The Bharatiya Janata Party, not surprisingly, retained the state of Assam with a comfortable majority of seats (75) in the 126-seat house. However, this number was lower than its 2016 performance, when its alliance won 86 seats. In fact, the BJP-Asom Gana Parishad combine has kept losing a bit of ground over the past three elections, including the 2019 General Election.
Comparing alliances performance is not easy because their composition changes over time.
In 2016 and 2019, the Bodoland People’s Front was part of the National Democratic Alliance along with the BJP. In 2021, it contested alongside the Congress. This time, the Congress also entered an alliance with the All India United Democratic Front, which had contested on its own in previous elections. This year, the Congress coalition included eight parties, though many of them have an anecdotal presence in the state.
Still, the core of these alliances – the BJP and Asom Gana Parishad on the one hand, and the Congress on the other – remains so we can compare these alliances performance over time. To make the 2019 General Election result comparable, we broke it into assembly segments.
Within its alliance, the BJP holds the lion share. With 60 seats, it is four seats shy of holding a majority of seats on its own. With nine seats, the Asom Gana Parishad – once the party in power in Assam – makes its lowest performance since its creation in 1985.
The party that governed the state twice under Prafulla Mahanta in the 1980s and 1990s has been dwarfed by its own coalition partner, which is now solidly the main party in the state.
Even though both alliances have nearly identical vote shares (there is only one percent of difference between the two), the gap in terms of seats, particularly between the BJP and the Congress, is very large. We will see later how the geography of the results account for that gap.
The 2021 Assam election have registered the second-highest participation rate (82%) in the state’s history. Since the Assam Accord was signed in 1985, participation in elections has always been high in the state.
We can see it dip down to 30% in 1983, an election that happened in a context of student-led agitation, collective violence and arson and a state-wide bandh. That was also the year of the Nellie massacre, which took place in February, and in which nearly 3,000 people were killed. The Congress under Hiteshwar Saikia won 52% of the seats that year, but with only 30% of the votes, it amounts to no more than 16% of the voting population’s support.
This chart shows how negotiated peace agreements generate legitimacy to the political system. In terms of participation in the democratic process, there is clearly a before and after 1983-’85 in Assam politics.
The turnout map however shows important variations. It is highest in Lower Assam and in Southern Assam (Barak Valley), as well as in Central Assam. It is lowest in upper Assam, North Assam and in the Hill Districts. We will see that the BJP performed actually better in areas where participation was lower.
The 2016 turnout map is virtually identical, which shows that these turnout variations are grounded in time and demographics. In fact, participation in Upper Assam was a bit higher in 2016, which shows that the BJP lost not only a bit of vote share, but that there was less voter participation in that region.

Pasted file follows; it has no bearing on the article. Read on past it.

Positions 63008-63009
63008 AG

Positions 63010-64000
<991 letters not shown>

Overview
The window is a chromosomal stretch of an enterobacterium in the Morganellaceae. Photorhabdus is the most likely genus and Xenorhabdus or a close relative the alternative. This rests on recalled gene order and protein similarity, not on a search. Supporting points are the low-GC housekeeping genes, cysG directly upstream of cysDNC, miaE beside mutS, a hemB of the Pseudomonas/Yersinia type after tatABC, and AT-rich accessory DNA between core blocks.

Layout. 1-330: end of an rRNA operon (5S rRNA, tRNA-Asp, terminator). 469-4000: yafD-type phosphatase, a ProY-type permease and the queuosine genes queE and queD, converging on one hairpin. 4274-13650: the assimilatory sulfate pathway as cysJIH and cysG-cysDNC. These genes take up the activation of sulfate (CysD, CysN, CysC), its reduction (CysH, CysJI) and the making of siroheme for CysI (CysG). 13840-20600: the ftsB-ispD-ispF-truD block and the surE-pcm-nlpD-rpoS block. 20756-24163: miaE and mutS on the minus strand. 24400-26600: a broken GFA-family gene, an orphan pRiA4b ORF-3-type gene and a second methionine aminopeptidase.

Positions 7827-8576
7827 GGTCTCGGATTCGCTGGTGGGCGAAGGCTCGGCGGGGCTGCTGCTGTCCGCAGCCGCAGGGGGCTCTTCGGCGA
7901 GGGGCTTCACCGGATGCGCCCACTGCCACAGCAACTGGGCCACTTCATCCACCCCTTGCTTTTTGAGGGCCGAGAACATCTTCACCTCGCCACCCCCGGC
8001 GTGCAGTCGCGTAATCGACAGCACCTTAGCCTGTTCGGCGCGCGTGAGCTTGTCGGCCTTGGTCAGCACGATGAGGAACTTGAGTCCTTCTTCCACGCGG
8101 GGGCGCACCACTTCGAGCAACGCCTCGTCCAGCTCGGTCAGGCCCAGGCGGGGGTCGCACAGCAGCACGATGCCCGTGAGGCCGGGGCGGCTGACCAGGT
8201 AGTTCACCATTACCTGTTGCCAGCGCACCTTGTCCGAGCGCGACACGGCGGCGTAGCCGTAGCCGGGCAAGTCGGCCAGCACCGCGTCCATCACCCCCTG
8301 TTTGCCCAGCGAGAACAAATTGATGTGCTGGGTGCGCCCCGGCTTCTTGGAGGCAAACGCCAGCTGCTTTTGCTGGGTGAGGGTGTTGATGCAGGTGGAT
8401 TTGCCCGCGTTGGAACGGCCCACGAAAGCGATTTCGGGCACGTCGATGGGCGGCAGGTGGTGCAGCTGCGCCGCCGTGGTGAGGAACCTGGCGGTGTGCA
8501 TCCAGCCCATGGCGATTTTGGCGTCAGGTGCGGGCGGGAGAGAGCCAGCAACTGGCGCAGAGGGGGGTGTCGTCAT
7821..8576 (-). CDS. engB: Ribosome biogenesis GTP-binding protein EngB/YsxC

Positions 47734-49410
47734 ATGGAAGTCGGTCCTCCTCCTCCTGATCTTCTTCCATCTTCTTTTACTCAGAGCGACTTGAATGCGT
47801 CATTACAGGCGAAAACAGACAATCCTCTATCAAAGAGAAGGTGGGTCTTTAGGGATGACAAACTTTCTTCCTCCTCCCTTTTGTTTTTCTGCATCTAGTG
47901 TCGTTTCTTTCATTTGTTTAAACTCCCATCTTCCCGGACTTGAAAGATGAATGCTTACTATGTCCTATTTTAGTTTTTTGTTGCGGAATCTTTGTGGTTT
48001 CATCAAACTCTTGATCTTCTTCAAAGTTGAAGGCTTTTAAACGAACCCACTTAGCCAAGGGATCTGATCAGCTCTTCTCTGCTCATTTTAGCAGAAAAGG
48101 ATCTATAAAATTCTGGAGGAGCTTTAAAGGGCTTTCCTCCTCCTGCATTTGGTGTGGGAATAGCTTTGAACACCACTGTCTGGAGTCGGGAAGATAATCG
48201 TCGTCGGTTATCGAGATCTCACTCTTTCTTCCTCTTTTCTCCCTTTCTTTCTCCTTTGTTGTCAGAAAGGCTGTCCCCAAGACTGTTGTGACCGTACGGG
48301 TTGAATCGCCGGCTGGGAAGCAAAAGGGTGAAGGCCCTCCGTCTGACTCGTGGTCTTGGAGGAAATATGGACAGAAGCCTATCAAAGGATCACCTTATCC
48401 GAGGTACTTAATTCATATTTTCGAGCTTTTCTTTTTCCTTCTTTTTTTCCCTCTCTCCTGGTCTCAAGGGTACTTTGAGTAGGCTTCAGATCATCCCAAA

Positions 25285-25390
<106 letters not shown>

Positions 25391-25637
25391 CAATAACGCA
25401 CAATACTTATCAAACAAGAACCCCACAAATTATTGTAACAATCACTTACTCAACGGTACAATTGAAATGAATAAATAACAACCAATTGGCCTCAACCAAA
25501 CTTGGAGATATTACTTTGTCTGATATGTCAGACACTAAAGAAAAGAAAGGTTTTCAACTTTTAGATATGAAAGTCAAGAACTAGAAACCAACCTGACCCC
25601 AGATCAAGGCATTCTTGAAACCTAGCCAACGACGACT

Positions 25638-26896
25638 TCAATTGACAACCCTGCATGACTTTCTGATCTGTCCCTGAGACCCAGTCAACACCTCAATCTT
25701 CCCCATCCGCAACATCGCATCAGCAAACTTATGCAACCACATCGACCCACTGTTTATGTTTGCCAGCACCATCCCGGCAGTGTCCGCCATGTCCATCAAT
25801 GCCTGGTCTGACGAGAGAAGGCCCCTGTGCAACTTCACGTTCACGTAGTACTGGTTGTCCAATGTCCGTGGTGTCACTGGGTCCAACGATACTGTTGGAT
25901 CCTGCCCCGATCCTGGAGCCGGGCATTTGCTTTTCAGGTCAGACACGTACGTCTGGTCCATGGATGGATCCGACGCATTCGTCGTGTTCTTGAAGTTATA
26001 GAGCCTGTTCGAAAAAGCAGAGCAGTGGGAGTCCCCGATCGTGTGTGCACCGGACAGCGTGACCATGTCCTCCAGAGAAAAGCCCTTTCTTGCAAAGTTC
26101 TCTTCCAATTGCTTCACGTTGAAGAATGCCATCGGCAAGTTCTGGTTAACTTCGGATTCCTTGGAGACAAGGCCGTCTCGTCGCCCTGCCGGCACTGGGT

This is also reflected in phase-wise turnout. There is a 5% difference between phase one, which took place in Upper Assam and in parts of North Assam, and phase 3, which took place in Lower Assam.
In Assam, women participate in elections as much as men. The gender gap in participation closed in 1985. There was a small dip of women participation in 2001 but other than that, there is no difference in men and women participation. We do not have the 2021 gender-based turnout data yet but are not expecting any difference this year.
A stable pool of contestants
Contrary to most states where the number of candidates keeps increasing, the pool of candidates in Assam has been quite stable. This year, 1,072 candidates contested compared to 1,064 in 2016.
There was a peak of participation in 1991, when democratisation and the rise of new regional actors created a lot of enthusiasm for running for office. But over time, the total number of candidates stabilised around 1,000 per election.
However, more and more parties are contesting state elections – mostly small or local formations. In the 2021 elections, 43 parties contested, against 38 in 2016 and 25 in 2011. The growth of parties in Assam does not add much to the fragmentation of the party system. The more parties get created, the fewer get represented. There are seven parties represented in the Vidhan Sabha in 2021, against 11 in 2006.
There are local phenomena like the Bodoland People’s Front and the All India United Democratic Front that win seats in constituencies dominated by a favourable demographics. But otherwise, voters in Assam are reluctant to waste their vote on small parties or independent candidates.
Geography is key
As we can see, geography and demographics matter a lot in Assam politics. The geography of the results shows that the state is virtually split in sub-regions that vote very differently.
Lower Assam (minus Bodoland) almost exclusively voted for the Congress-All India United Democratic Front alliance, which also performed well in the Barak Valley. It also did well in a small cluster of seats between Mangaldoi and Nowgong.
The BJP swept the rest of the state: Upper Assam, North Assam, the Hill District and the constituencies surrounding Guwahati. The Asom Gana Parishad won a string of seats in Central Assam and in Upper Assam, mostly along the Brahmaputra river. The third National Democratic Alliance partner, the United People’s Party Liberal, won six seats in Bodoland.
Maps from the two previous elections show remarkable stability in the geography of elections. In fact, the three maps, including 2019 (again, by assembly segments) are practically identical.
These three maps are an excellent reflection of the religious polarisation that has taken root in Assam. The areas where the Congress coalition perform well are the areas where the state’s Muslim population is concentrated. The highest the share of Hindus, the more votes for the BJP. The political scientist Karen Ferree, who works on South Africa, talks about “census election”, when the demographic composition of a seat predicts electoral outcomes.